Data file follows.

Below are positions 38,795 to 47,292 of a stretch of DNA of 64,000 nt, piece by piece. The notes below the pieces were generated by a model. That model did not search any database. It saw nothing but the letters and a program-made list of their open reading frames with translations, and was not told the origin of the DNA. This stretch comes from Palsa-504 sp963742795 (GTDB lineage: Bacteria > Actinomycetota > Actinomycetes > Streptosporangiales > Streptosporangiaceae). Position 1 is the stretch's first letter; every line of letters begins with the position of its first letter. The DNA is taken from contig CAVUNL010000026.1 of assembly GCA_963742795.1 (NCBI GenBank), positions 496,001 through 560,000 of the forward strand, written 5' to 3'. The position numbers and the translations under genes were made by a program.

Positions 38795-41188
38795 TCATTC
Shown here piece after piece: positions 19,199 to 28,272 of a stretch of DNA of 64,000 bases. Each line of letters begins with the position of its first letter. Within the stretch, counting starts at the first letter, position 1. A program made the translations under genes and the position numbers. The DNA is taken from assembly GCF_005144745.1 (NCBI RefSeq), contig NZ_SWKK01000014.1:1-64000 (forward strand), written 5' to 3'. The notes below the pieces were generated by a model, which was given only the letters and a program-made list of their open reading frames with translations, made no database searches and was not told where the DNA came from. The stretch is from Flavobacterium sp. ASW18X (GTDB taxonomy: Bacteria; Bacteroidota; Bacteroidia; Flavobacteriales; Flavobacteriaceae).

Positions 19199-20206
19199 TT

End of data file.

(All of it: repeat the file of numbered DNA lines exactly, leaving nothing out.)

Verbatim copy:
Below are positions 38,795 to 47,292 of a stretch of DNA of 64,000 nt, piece by piece. The notes below the pieces were generated by a model. That model did not search any database. It saw nothing but the letters and a program-made list of their open reading frames with translations, and was not told the origin of the DNA. This stretch comes from Palsa-504 sp963742795 (GTDB lineage: Bacteria > Actinomycetota > Actinomycetes > Streptosporangiales > Streptosporangiaceae). Position 1 is the stretch's first letter; every line of letters begins with the position of its first letter. The DNA is taken from contig CAVUNL010000026.1 of assembly GCA_963742795.1 (NCBI GenBank), positions 496,001 through 560,000 of the forward strand, written 5' to 3'. The position numbers and the translations under genes were made by a program.

Positions 38795-41188
38795 TCATTC
Shown here piece after piece: positions 19,199 to 28,272 of a stretch of DNA of 64,000 bases. Each line of letters begins with the position of its first letter. Within the stretch, counting starts at the first letter, position 1. A program made the translations under genes and the position numbers. The DNA is taken from assembly GCF_005144745.1 (NCBI RefSeq), contig NZ_SWKK01000014.1:1-64000 (forward strand), written 5' to 3'. The notes below the pieces were generated by a model, which was given only the letters and a program-made list of their open reading frames with translations, made no database searches and was not told where the DNA came from. The stretch is from Flavobacterium sp. ASW18X (GTDB taxonomy: Bacteria; Bacteroidota; Bacteroidia; Flavobacteriales; Flavobacteriaceae).

Positions 19199-20206
19199 TT